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Port St. Joe waives purchasing policy to hire lobbying group

The City of Port St. Joe already employs a grant writer to help them secure funds for local projects, but with a new legislative session approaching, city commissioners are setting slightly more ambitious goals for 2023.

The commissioners voted three to two at their Jan. 3 meeting to waive the city’s purchasing policy, allowing them to hire a lobbying firm, who they hope will represent the city’s interests when the state legislature enters session this March.

“After this most recent election, Northwest Florida is represented quite well,” said Mayor Rex Buzzett. “If we want to get appropriations from Tallahassee, we’re going to have to have a dog in that fight.”

At their December meeting, the commissioners voted four to one to accept a proposal from lobbying group Southern Group of Florida without going out to bid, so long as no state statutes or other laws prevented them from doing so.

City Attorney Clinton McCahill stated on Jan. 3 that the only conflict came from the city’s purchasing policy, which did not offer exemptions for lobbying costs.

Because of the commissioners’ December vote, the city will proceed with hiring Southern Group of Florida after they voted to waive the purchasing policy.

The commissioners all voiced agreement that hiring a group to lobby for city interests might help secure more funding from the state. But not all felt that Southern Group of Florida ought to be hired without the consideration of other groups.

Commissioners Scott Hoffman and Brett Lowry, who voted against waving the city’s purchasing policy, offered that there may be other companies interested in the position and that Southern Group of Florida’s $6,000 per month price tag might be higher than competitors.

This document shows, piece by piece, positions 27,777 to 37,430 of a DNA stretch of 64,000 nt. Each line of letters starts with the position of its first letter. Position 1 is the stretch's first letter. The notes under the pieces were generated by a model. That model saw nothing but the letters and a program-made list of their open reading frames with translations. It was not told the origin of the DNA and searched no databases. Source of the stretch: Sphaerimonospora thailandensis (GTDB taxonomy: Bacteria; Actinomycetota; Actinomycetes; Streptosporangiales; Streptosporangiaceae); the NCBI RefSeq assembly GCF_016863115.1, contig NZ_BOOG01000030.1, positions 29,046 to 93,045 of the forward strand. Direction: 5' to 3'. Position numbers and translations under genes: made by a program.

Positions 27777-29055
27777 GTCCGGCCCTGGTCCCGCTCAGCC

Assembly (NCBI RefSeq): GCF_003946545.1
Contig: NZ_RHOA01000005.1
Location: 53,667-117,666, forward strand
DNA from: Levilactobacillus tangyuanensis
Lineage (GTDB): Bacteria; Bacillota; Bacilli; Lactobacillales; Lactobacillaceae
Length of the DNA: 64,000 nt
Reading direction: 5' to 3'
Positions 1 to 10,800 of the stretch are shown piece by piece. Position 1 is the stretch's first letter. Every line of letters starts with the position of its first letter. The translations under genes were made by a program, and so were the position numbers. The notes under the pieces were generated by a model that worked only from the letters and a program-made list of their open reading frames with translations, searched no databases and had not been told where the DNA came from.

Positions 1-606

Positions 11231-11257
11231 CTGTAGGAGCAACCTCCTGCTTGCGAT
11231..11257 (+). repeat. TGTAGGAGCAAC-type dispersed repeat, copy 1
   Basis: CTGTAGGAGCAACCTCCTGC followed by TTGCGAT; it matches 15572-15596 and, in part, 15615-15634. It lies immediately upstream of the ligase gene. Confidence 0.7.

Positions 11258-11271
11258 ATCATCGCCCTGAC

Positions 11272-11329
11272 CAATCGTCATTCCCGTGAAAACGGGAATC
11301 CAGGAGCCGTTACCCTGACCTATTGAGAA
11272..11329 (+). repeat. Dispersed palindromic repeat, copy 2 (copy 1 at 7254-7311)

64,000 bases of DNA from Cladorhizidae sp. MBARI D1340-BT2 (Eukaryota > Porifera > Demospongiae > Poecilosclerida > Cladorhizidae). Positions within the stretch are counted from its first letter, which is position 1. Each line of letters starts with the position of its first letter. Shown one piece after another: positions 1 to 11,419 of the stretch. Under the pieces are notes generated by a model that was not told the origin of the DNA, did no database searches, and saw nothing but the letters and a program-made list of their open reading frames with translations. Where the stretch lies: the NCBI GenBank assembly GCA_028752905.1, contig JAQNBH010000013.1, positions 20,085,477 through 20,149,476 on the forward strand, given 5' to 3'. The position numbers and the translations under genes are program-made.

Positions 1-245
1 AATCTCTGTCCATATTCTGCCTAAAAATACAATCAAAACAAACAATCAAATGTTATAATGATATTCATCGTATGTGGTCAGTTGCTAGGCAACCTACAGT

“I have reservations entering into that realm of just deciding when we abide by our own policy,” said Hoffman. “Down the line, you may have more groups that feel like we didn’t follow our own policy. I support hiring a group to lobby for the city 100 percent. I just want to make sure we are aware that it could be looked at in a different light than how we’re discussing it now. It could be looked at that we chose one particular group for a certain reason, and that’s my concern.”

Hoffman and Lowry recommended going out to bid so that the city could be sure that the firm they selected was the best option.

But Commissioner David Ashbrook voiced that he felt the city needed to be selective with the firm chosen.

“We did hear from our own representative that this was a good group, and I think it’s a safe bet for us to go with them,” Ashbrook said. “We need our representative to be able to work well with whoever we hire.”

The discourse in the city meeting represented one that is increasingly being held nationwide.

According to reporting in the Washington Post, more municipalities and local governments disclosed lobbying activity in 2021 than at any point in the decade preceding it.

Research shows that the tactic can be extremely effective in securing additional funding for local projects. 

New York University Political Science Professor Julia Payson found that municipalities that hired lobbyists for the first time in 2012 received more funding in the past decade than municipalities that did not hire lobbyists. 

Payson concluded that this was, in part, because politicians at the state and federal level valued lobbyists as a means for coordinating their communication with the localities that they represent and better understanding their top priorities.

However, her research did show that these effects were not as pronounced with municipalities with median incomes less than $36,000. Port St. Joe’s, as of the most recent census, was $35,063.


Meet the Editor

David Adlerstein, The Apalachicola Times’ digital editor, started with the news outlet in January 2002 as a reporter.

Prior to then, David Adlerstein began as a newspaperman with a small Boston weekly, after graduating magna cum laude from Brandeis University in Waltham, Massachusetts. He later edited the weekly Bellville Times, and as business reporter for the daily Marion Star, both not far from his hometown of Columbus, Ohio.

In 1995, he moved to South Florida, and worked as a business reporter and editor of Medical Business newspaper. In Jan. 2002, he began with the Apalachicola Times, first as reporter and later as editor, and in Oct. 2020, also began editing the Port St. Joe Star.

Wendy Weitzel The Star Digital Editor

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